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Warlikowski: Extra Ecclesiam

Translated by Soren Gauger


Grzegorz Niziolek

Krzysztof Warlikowski’s work stands among the most remarkable phenomena in post-1989 European theater. This book joins Warlikowski’s theater with the dynamic changes in Polish society following 1989, using strategies borrowed from psychoanalysis, theater anthropology, performance studies, and cultural poetics. This book is not only about an artist of the theater, but above all about the theater production as an object of the audience’s desire, an object evoking fascination, revulsion, aversion, and opposition. This is why the performances are analyzed as a series of flash-points, constellations with powerful affective impacts. It focuses on fragments of social rituals, material objects with major potential to spark audience emotions, and gestures of violence. The piecemeal narrative serves to cull out aspects of Warlikowski’s performances that could be read as symptoms of social drama.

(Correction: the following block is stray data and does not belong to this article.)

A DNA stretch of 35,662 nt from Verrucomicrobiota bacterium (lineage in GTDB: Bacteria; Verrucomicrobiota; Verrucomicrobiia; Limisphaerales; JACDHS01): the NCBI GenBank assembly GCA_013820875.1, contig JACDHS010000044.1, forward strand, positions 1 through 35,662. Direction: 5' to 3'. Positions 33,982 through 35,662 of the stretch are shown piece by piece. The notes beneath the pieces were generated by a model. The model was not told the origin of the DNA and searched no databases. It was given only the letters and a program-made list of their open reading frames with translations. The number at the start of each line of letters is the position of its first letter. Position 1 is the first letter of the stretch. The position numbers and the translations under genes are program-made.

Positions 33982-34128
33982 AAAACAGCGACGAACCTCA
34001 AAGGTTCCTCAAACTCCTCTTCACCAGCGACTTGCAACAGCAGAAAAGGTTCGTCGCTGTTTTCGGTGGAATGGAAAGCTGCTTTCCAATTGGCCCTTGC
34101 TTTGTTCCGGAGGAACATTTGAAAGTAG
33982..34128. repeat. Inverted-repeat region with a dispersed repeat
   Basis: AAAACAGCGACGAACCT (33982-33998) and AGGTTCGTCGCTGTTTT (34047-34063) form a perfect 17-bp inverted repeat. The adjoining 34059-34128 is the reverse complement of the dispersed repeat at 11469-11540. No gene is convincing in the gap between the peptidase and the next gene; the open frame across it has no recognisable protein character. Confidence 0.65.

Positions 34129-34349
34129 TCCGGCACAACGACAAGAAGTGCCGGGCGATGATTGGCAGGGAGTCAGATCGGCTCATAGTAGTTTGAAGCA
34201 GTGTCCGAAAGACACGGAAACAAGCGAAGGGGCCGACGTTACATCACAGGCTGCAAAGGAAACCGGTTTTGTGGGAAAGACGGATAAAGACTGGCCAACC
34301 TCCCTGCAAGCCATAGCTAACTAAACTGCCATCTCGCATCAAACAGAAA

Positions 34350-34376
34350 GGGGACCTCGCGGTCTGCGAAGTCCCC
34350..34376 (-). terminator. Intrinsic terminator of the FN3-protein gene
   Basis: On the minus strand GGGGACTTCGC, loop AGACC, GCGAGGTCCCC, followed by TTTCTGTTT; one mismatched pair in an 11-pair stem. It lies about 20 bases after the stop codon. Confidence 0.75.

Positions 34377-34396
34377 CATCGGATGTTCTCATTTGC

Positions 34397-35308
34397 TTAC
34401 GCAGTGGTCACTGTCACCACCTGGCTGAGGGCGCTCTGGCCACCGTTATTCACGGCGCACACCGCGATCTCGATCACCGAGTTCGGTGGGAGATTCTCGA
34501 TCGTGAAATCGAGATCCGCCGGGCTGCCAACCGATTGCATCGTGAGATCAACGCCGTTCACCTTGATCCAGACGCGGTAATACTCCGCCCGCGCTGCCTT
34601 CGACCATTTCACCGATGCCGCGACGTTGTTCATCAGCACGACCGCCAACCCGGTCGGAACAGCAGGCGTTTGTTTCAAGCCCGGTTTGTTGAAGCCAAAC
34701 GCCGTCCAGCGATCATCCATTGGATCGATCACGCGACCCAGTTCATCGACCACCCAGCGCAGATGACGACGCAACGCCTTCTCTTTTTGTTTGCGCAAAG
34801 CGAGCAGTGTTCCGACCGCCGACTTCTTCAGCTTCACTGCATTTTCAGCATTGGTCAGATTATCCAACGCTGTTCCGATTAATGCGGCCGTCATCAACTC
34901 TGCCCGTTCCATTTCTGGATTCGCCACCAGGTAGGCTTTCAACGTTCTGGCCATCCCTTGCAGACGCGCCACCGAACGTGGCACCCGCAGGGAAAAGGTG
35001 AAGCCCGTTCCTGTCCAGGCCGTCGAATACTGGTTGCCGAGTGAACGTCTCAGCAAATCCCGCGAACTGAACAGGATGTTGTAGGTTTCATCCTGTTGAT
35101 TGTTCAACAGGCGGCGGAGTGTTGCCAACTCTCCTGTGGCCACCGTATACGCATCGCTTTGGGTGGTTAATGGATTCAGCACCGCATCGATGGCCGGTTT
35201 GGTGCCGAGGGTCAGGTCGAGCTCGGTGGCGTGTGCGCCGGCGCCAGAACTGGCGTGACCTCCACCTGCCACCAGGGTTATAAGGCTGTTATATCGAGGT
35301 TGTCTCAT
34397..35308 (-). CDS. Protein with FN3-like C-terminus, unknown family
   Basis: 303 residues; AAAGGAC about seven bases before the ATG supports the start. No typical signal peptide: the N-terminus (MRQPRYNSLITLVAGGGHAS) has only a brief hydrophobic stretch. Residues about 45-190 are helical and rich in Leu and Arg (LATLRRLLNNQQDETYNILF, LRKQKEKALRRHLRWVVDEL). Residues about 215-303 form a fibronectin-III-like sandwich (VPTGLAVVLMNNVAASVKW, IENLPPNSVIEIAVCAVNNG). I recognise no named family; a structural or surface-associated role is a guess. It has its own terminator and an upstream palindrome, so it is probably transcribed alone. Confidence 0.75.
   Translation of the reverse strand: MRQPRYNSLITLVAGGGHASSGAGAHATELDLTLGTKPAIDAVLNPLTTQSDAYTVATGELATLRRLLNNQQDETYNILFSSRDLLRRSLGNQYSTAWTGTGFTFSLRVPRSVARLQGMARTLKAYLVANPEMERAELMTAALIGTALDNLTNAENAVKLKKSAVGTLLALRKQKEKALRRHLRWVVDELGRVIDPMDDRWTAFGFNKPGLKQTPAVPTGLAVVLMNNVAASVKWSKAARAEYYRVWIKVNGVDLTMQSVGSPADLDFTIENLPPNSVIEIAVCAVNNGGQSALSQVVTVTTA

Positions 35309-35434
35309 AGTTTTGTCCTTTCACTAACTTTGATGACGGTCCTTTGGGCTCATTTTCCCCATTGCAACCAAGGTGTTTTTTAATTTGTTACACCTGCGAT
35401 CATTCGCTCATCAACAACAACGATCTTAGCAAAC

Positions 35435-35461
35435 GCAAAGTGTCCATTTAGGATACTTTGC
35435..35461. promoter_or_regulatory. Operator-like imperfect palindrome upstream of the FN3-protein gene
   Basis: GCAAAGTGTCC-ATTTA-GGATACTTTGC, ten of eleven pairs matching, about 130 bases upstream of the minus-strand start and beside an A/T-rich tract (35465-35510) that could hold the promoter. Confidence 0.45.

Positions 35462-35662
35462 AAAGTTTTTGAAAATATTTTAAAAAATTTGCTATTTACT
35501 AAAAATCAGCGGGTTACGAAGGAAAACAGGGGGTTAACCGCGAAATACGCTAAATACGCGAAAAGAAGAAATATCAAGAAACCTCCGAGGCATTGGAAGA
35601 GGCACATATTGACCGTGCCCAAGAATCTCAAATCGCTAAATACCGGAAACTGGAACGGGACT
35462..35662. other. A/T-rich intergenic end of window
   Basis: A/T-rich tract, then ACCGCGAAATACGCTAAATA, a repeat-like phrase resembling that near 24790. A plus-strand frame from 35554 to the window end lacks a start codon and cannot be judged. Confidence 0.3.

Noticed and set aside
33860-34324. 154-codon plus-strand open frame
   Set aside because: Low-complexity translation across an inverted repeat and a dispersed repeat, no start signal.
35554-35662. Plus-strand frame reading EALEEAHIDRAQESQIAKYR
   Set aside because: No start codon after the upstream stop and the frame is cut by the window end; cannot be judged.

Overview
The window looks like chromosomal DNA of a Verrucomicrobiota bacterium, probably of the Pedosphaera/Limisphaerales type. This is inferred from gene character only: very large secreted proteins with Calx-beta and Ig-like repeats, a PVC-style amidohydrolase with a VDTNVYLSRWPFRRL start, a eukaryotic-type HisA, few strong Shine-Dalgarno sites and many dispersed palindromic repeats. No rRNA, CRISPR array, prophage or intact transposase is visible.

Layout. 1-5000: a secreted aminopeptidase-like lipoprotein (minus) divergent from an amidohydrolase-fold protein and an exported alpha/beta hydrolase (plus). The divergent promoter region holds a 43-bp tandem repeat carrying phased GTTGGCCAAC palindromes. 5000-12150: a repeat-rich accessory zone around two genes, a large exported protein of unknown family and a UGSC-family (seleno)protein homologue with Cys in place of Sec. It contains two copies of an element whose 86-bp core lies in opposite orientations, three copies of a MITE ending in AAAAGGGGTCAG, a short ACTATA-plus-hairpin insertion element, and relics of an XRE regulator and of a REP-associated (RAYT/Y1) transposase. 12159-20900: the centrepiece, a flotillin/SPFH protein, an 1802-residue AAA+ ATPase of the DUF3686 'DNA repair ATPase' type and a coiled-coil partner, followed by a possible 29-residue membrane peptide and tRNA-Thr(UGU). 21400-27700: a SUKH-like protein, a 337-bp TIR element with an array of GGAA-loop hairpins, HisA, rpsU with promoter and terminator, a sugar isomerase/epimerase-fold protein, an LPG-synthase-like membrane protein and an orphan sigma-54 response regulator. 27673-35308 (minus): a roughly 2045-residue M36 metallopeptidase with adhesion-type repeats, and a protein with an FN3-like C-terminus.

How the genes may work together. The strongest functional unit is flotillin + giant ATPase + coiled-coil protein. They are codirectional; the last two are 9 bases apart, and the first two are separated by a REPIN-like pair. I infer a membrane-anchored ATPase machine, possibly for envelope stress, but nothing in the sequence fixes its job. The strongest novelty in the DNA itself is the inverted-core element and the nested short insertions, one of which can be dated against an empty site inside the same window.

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Warlikowski’s plays attempt to create a shared space for actors and audiences, for the characters on stage belonging to various plots, for the outer and inner world, for theater and life. This shared space is born through reduction, extraction, and retreat. This is visible in the set design itself, and in the way the relationship between audience and stage is composed. There are a great many transparent glass surfaces or half-open, cracked walls, closed spaces which are only provisionally marked, which always have the potential to be universal spaces in the Shakespearean sense, capable of evoking various worlds, allowing them to intersect, open to new plots, characters, and experiences. This sort of space is doubtless the effect of many years of study of Shakespeare’s dramas and the ancient tragedies. The space of the stage needs to have a structural logic to facilitate the smooth unraveling of the narrative, it must use multifunctional symbols, and use mental shortcuts, reductions, and simplifications. Yet there is something beyond pure functionality at work here, for it is also proposes a living space – exposed, open, clear, and honest. Moreover, it is a design for social space that tends toward transformation. I read a very discreet allegiance to the constructivist utopia here, an art that reveals its rational rules to the viewers in order to incite them, to teach rational attitudes, to encourage people to change the world. The composition of the space of the stage is subject to the rigors of Classical art,...

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